Dolphins are mammals as they breathe oxygen through a blowhole on the top of their heads. When the dolphin is at the surface, the blowhole opens, allowing seawater and respiratory gases out and oxygen back in. In this way, dolphins aren't dissimilar to humans. However, no human could possible withstand the depths that a dolphin can reach, nor could a human hold his breath for as long as a dolphin. The key difference is the dolphin's efficient gas exchange.
The heart and lungs of the dolphin allow oxygen into the blood and remove carbon dioxide waste. Alveoli cause the gas exchange by giving the lungs a larger surface area through the use of capillaries. The gases are then exchanged via diffusion from a high concentration to a lower concentration. The alveoli allow oxygen to diffuse from the air into the blood, and vice versa, for carbon dioxide. Though dolphins' lungs aren't much bigger than our own, they have far more alveoli than humans' and two layers of capillaries instead of just one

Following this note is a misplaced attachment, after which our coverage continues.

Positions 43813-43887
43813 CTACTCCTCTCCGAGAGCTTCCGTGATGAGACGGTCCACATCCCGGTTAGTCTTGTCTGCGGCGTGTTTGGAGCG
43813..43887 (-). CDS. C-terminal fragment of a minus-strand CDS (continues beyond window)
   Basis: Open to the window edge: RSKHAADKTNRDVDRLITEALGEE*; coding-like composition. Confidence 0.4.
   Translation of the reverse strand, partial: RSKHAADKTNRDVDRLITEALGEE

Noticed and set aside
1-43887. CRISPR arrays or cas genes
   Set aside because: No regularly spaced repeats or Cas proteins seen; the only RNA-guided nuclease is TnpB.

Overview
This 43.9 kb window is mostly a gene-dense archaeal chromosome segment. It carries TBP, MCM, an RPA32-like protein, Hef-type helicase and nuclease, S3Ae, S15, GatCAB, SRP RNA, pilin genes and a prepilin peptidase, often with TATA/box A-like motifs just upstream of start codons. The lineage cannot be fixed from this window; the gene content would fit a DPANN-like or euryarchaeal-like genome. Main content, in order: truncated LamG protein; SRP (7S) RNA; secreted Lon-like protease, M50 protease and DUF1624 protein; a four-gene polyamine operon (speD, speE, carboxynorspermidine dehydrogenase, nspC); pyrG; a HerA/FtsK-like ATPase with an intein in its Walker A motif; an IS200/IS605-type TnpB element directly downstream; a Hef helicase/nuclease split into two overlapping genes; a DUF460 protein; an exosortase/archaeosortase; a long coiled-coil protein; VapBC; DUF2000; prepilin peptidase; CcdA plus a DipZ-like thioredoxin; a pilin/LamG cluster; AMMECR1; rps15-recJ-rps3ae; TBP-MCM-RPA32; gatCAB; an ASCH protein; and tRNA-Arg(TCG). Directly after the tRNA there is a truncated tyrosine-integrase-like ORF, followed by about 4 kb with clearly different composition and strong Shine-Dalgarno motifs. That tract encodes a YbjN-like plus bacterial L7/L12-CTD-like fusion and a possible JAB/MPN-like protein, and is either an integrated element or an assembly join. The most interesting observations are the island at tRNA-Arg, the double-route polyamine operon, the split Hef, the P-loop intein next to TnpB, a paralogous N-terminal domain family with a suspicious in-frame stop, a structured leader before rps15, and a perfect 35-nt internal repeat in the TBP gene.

Dolphins exchange gases at a higher rate than humans. This higher rate is so efficient that dolphins can usually exchange 85 percent of the air, whereas humans typically can only exchange 15 percent. Additionally, the red blood cells in dolphins are larger than those of humans and have a higher quantity per unit of blood. This has allowed for a faster rate of distribution of oxygen to the rest of the body. The myoglobin in dolphins also has much higher oxygen content. When a dolphin dives, oxygen to the major organs is limited. The dolphin's muscles use the oxygen in the myglobin instead. When that oxygen runs out, a dolphin's muscles can work anaerobically, building up lactic acid. Dolphins have a higher tolerance for both lactic acid and carbon dioxide.